SANTA FE, N.M. (KRQE) – It’s now up to people in Santa Fe to decide which historic markers belonging to the city they find offensive. The city put together a list of all its statues, murals and monuments and it wants your opinions on them.
Everyone has different opinions on how to honor the city’s Native American and Spanish roots, but the list goes way beyond those two cultures.
From war heroes to prisoners of war, pieces of Santa Fe’s rich history can be found in the center of the city and off the beaten path.
“Over the thousands of years to building something here that is really unique and it’s something we’re really proud of,” said city of Santa Fe spokesperson Matt Ross.
The city has just completed a review of all the historical markers funded by the city.
“Hundreds, hundreds of items. There is about three pages worth of monuments and almost as many special events,” Ross said.
It was an effort that started in response to the violent protests in Charlottesville.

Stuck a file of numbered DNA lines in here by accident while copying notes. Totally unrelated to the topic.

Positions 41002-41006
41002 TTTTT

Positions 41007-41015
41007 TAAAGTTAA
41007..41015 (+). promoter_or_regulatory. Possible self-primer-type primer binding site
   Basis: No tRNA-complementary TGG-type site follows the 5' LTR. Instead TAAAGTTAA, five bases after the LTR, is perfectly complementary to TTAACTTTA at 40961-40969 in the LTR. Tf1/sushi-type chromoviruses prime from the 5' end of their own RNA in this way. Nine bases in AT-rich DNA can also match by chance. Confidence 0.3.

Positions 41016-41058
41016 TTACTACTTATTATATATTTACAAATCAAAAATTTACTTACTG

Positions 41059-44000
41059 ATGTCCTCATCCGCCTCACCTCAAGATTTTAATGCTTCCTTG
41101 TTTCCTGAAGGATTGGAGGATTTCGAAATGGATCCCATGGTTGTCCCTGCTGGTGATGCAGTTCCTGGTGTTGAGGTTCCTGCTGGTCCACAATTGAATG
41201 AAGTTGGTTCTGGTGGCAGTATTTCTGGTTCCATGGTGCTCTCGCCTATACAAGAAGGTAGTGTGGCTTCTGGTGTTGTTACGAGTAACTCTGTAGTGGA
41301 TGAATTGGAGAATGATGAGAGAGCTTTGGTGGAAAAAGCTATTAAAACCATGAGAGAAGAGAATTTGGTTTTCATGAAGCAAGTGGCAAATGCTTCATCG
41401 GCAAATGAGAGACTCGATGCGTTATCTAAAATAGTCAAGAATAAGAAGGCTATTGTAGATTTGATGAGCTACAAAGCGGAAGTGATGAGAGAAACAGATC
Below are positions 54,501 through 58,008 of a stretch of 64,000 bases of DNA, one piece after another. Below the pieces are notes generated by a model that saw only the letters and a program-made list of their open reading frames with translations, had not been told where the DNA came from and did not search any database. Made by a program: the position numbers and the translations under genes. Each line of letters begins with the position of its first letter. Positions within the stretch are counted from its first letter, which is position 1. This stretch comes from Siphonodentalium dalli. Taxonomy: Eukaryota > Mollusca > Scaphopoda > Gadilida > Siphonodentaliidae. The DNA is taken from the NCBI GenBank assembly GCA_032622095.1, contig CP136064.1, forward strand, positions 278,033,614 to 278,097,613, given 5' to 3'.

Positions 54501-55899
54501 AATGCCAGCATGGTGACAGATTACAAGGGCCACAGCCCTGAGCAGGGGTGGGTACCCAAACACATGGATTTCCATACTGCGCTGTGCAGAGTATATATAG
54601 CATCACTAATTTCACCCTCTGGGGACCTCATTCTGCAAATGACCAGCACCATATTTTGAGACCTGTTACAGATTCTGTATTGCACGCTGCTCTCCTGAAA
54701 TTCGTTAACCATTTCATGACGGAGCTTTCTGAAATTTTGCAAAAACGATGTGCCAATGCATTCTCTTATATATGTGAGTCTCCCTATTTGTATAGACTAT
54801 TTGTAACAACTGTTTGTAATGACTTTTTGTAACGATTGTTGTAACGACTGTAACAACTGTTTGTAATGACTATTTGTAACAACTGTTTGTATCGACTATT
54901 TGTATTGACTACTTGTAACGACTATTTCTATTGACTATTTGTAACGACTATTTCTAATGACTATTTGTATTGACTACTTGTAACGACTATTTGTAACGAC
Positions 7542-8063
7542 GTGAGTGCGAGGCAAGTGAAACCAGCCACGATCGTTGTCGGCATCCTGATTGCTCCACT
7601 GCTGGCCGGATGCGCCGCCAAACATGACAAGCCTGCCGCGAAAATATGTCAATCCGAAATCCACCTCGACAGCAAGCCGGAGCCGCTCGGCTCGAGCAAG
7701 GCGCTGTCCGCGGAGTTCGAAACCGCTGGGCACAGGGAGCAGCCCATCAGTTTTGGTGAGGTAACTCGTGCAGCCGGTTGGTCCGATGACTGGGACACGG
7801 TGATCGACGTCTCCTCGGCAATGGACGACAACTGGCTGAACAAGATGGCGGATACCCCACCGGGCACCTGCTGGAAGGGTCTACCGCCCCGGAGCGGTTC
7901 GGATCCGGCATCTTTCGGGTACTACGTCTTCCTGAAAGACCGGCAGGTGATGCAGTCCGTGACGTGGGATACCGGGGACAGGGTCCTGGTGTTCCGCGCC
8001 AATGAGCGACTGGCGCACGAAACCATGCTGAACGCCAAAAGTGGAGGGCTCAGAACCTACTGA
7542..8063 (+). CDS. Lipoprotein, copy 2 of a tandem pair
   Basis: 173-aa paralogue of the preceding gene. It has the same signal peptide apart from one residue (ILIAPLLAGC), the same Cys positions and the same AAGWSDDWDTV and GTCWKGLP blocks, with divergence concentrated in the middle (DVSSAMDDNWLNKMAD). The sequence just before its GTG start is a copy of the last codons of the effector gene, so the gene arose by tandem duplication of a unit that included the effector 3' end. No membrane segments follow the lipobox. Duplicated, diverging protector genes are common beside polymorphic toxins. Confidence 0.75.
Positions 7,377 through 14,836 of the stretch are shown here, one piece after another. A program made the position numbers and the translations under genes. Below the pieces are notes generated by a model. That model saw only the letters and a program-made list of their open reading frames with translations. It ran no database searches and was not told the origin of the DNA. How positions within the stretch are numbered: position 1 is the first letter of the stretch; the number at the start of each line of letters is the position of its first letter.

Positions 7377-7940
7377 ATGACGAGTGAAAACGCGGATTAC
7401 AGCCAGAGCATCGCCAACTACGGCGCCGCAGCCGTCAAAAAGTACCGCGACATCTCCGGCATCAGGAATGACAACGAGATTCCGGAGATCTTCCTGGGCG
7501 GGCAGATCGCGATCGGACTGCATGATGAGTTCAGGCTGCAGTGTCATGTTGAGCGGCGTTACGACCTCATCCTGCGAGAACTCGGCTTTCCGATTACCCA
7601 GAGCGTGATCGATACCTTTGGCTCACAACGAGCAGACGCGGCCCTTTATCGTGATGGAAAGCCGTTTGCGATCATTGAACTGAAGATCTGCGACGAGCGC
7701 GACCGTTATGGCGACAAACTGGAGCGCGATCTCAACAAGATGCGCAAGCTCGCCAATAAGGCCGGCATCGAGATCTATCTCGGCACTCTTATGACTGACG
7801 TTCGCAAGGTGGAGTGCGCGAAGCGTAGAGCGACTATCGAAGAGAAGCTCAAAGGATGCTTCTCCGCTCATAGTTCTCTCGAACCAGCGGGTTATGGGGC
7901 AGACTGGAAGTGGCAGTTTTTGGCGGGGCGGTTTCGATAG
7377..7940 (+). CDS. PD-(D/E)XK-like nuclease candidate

“We’re not always conscious of how we are talking about our history and the complex interplay of race that goes along with that,” Ross said.
City staff has counted murals, monuments and even events. The majority of the list is rooted in Native American and Spanish culture.
Some have already been at the root of controversies like the statue of Don Diego de Vargas and the Entrada at the Fiesta de Santa Fe.
However, the list doesn’t just cover Spanish and Native American history.
“You forget about things or you learn about things you didn’t know were there. Someone like me, I had no idea that there was a Japanese internment camp in Santa Fe during World War II,” Ross said.
Another unique monument, the Homage to the Burro Monument, honoring the history of burro carts and wood-gathering.
There’s also a newer monument honoring Medal of Honor recipient Leroy Petry who fought in Afghanistan. The city made sure to include them all.
“We weren’t trying to make any judgment calls whatsoever. We were trying to cast as wide a net as possible from unbiased of a stance as possible,” Ross said.
Instead, they want honest feedback from the community.
“I think the intention is to be more conscious about the way we tell our story the way we celebrate our history,” Ross said.
City officials say it’s too early in the process to talk about removal of any of these monuments. They will be taking input from the public through the end of the year.
Right now, the comments that have been made about each monument have not been made public. That will happen next year when the final report is presented to city council.